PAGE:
"I think Govt is not the only one that shall be held responsible for the loss of lives." What have you been drinking? PLA chased down students and civilians as old as 60+ years and as young as a 9-year old and gunned them down. The unofficial estimate of deads from the evening of June 3rd through the morning of June 4th is in the thousands. Please don't drink your stupid KoolAid.

@Mark,
"It was also the Anniversary, then I found something is missing and strange, so I went on searching and searching, and found everything out." Mark, are you telling me you had never heard about TAM massacre until a previous anniversary? You seem a lot younger than me (in my early 40's) and probably were still young when the massacre happened. "Dung" XP and Li P were ruthless and ordered PLA from Sichuan and Tibet regions (many were not Han Chinese) to kill unarmed students. They starved the PLA soldiers for days or did something to weaken their will to sympathize with the students. I left China shortly after TAM massacre for my graduate studies in the US. After 20 later, my memory of China is still being frozen around the TAM time. We pray and hope for a free country for China.

Bill Rich said...

Blocking the net is a very effective way to remind people of that incident while not officially admitting it.

Office Pantau Foundation said...

I was already wondering whether you would bring this subject up.
Last months my blocked weblog was visited once by someone from Beijing for a little over 3 minutes, through a special server. I believe my blogger is still blogged but you told me my website is accessable, which surprises me, as I only tend to write about India and Thailand on blogger.
I am working on a book on China right now and posted a chapter on the Incident called Tank Man on www.cutsleevecomrades.blogspot.com.
I am sure, nobody in China will be able to read it. I have now also posted a few things on my regular blogger page regarding the Incident and how my Chinese boyfriend responds to it. He doesn't want to know the truth, believe it or not.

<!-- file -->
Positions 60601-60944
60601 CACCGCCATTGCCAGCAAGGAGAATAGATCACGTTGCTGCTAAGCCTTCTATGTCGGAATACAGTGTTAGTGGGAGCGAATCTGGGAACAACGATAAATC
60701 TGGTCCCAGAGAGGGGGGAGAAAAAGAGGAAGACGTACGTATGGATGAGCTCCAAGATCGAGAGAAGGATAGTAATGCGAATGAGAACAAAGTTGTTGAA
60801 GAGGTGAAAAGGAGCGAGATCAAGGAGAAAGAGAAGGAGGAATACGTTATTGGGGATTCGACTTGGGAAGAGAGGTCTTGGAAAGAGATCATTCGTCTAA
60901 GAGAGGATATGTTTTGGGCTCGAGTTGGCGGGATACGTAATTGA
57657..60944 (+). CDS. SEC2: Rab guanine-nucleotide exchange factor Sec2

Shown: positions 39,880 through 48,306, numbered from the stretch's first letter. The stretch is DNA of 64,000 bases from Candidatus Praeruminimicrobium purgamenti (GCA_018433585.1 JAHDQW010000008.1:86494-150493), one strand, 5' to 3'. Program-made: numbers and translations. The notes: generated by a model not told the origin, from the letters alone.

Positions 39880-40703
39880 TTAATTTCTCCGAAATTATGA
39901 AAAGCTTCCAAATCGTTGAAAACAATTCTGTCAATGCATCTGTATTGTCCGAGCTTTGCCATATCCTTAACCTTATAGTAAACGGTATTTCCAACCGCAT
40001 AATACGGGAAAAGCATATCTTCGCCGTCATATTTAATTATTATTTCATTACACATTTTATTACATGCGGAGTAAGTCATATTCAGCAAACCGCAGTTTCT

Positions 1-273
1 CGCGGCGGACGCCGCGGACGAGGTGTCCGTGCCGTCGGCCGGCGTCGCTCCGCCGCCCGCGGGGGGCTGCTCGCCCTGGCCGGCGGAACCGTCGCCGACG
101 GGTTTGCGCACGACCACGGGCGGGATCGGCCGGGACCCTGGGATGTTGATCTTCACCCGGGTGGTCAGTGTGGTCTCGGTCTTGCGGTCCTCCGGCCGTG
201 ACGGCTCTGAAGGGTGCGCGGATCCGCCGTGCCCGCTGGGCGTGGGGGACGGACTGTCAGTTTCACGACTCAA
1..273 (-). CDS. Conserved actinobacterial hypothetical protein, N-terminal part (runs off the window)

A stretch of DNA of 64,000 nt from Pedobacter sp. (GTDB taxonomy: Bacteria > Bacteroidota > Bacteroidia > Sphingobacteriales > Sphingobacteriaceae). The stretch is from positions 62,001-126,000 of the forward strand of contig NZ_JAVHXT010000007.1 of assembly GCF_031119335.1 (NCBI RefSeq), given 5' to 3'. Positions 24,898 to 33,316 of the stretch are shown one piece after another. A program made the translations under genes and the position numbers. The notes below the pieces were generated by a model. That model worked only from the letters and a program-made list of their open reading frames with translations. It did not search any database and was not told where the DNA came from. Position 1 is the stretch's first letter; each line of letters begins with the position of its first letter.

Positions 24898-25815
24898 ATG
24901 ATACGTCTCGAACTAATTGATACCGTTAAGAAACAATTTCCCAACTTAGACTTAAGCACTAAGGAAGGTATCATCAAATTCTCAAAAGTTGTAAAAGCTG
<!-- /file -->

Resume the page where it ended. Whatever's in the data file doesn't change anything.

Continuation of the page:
Anonymous said...

Jonna, I did not expect you are also interested in this topic. Bluntly speaking, I don't think it proper or interesting for you to talk about such a political topic in your lovely blog. And I am really sorry that you also use the word "massacre" like the brainwashing media; after all, the nature of this event is still waiting for definitation in the future.

vivacemusica said...

I remember that day 20 years ago. I was just 8 years old, and I still remember my parents being traumatized. Although I'm Canadian, I'm still ethnically Chinese, and it's very disheartening to see the movement that was crushed 20 years ago, the one that so many people were hopeful in, continues to be crushed through censorship. It makes me fear this land that I'm supposed to be connected to. I've always hoped to visit China and learn my roots, but part of me just will not be able to cast the images on TV from 20 years ago.

It enrages me that families of those who died have been under constant watch lately by the Chinese government.

May hope and freedom endure and shine through.

Anonymous said...

@Anynomous,
"And I am really sorry that you also use the word "massacre" like the brainwashing media;"

Talking about brainwashing, you Mr. or Ms. Wu-Mao-Dang (Fifty cents party) should know well who the "brainwashing media" is. It's the communist Chinese official media. And you are selling your soul for five mao per post.